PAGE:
The following are characteristics of the interaction between Alice and Bob.


Although there are three situations in the Sudoku that need to be verified (row, column, block), one of them is required to be verified each time. This effectively reduces the verification workload and the actual proof provided to the verifier is a much smaller proof than the original proposition. This is succinctness.


After repeating this random verification step, we assume that Alice is lucky, every time she can guess in advance which verification method Bob will choose, and use this to simulate a solution. The probability of her passing the verification once is 1/3, the probability of passing 2 verifications is 1/9, and the probability of passing 10 verifications is only 1/59049. After tirelessly performing 20 verifications, Bob reluctantly admitted that Alice knew the solution to the answer, because the probability of Alice passing the verification by luck is only 1 in 3.5 billion (This is why the zero-knowledge proof is a proof that holds in probability).

The Simulation

Then, Charlie also complained to Alice about the unsolvable problem. Alice and Bob repeated the proof just now, but they didn’t expect Charlie’s approval. Charlie proposed a loophole in this proof. If Bob and Alice are in the same group, each time Bob will tell Alice in advance the verification method he wanted to choose, then Alice can easily simulate a proof without a solution to pass these tests.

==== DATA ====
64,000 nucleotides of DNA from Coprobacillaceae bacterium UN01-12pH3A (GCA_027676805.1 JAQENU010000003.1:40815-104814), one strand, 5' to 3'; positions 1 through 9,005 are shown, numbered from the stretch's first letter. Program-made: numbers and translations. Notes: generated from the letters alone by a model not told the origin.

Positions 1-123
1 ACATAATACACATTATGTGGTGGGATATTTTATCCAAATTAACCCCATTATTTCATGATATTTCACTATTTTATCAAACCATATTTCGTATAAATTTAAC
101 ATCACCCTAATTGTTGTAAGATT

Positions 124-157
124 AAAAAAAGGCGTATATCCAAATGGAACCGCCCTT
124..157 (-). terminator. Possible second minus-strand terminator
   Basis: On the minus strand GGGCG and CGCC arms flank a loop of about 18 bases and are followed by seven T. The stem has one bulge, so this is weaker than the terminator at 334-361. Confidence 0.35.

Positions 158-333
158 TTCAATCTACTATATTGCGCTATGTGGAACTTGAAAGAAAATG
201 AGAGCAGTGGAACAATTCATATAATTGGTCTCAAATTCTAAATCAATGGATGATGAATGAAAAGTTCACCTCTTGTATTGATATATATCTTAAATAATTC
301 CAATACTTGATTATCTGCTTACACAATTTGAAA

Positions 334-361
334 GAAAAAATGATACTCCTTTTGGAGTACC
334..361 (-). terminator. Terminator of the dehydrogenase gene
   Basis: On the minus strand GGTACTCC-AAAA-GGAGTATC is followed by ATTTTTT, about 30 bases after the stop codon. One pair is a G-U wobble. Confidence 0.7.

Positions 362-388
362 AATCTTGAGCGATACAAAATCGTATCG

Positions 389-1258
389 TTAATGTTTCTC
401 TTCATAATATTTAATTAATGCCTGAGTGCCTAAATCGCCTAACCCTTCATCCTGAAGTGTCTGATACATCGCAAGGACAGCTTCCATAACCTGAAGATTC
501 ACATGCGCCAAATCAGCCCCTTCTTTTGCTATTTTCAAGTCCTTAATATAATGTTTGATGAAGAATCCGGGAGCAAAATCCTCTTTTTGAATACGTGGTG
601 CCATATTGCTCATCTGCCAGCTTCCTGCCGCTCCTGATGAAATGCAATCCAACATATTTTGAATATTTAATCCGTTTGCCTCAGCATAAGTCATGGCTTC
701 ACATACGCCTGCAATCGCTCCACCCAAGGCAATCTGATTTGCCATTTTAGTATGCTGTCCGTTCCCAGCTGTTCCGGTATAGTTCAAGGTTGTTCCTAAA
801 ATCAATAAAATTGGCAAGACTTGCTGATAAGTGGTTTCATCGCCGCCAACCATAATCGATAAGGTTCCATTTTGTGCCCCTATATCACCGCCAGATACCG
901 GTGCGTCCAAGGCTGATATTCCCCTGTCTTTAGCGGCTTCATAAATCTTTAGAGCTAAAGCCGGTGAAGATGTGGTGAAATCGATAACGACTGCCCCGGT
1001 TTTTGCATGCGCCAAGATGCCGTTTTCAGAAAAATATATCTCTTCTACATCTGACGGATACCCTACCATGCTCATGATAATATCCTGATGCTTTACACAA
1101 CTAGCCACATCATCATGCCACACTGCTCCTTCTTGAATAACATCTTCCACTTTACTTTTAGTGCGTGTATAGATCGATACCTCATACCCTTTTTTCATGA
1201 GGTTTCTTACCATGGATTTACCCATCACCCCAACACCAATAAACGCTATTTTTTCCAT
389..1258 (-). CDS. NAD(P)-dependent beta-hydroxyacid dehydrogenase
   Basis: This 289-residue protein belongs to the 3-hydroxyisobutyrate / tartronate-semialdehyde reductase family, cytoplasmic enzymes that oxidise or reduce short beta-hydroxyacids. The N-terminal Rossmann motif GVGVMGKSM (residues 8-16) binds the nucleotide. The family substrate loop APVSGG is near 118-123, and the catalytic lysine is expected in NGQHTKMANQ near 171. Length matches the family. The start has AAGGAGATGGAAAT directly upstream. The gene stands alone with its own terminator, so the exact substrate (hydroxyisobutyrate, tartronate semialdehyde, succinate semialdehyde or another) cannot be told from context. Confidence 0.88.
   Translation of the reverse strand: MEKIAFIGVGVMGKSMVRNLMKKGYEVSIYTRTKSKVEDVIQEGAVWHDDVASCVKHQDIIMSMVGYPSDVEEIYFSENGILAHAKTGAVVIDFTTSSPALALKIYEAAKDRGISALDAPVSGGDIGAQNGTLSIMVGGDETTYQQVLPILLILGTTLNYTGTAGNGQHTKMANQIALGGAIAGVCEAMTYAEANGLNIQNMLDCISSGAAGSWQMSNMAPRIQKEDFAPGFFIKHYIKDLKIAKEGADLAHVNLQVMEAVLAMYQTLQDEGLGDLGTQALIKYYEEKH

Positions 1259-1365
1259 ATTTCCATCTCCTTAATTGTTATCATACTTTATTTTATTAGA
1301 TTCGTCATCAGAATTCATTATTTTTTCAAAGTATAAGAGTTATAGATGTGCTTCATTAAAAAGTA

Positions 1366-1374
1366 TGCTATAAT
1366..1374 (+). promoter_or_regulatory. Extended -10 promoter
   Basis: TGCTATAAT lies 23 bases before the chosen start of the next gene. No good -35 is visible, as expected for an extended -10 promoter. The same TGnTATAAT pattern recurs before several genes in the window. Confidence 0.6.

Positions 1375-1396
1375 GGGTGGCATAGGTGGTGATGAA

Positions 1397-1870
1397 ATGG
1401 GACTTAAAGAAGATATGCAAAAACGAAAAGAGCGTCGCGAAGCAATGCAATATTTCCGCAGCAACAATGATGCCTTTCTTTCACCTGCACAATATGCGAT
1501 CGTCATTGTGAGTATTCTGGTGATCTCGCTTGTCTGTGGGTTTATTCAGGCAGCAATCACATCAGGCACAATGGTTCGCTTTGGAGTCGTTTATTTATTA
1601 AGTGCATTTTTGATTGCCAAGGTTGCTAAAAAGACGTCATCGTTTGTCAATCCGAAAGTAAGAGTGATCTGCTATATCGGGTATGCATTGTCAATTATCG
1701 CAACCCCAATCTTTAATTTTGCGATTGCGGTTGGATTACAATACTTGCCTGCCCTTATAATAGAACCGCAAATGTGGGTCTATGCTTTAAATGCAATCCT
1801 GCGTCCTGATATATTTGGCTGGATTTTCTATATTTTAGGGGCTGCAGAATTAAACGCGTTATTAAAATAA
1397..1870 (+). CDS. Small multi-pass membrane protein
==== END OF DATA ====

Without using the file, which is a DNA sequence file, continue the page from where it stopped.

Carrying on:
Non-Interactive Proofs

It is impossible for everyone who holds this kind of suspicion to repeat the random verification, and the three friends designed a magical machine. Alice only needs to submit the card once, and the machine can be set up according to the initial settings. The verification sequence is automatically repeated for these cards and the verification changed from interactive to non-interactive. We should note that it does not mean that the process of random experiments is not repeated in non-interactive proofs. It’s just that the random point is not given by the verifier, but by a trusted third party in the initialization phase. In this way, the prover can give the proof directly, and the verifier only needs to verify the proof. There is no longer any need for interaction between the verifier and the prover.

Trusted Setup Ceremony

The most interesting and important part is the initial setup of the verification sequence. Before the machine is started, there will be a row of setting knobs through which the verification method for each round can be selected. When setting these knobs, everyone enters the room where the machine is placed in turn, selects a knob and sets it, and then uses an iron box to completely weld the knob so that other people cannot see or change the selection of the knob. In order to make the initial setting as credible as possible, the friends invited the town mayor, the primary school principal and the police chief, the three most respected elders in the town, to participate in the setting ceremony. Everyone believed that they would never participate in fraud. Therefore, They call it the ‘Trusted Initial Setup Ceremony’.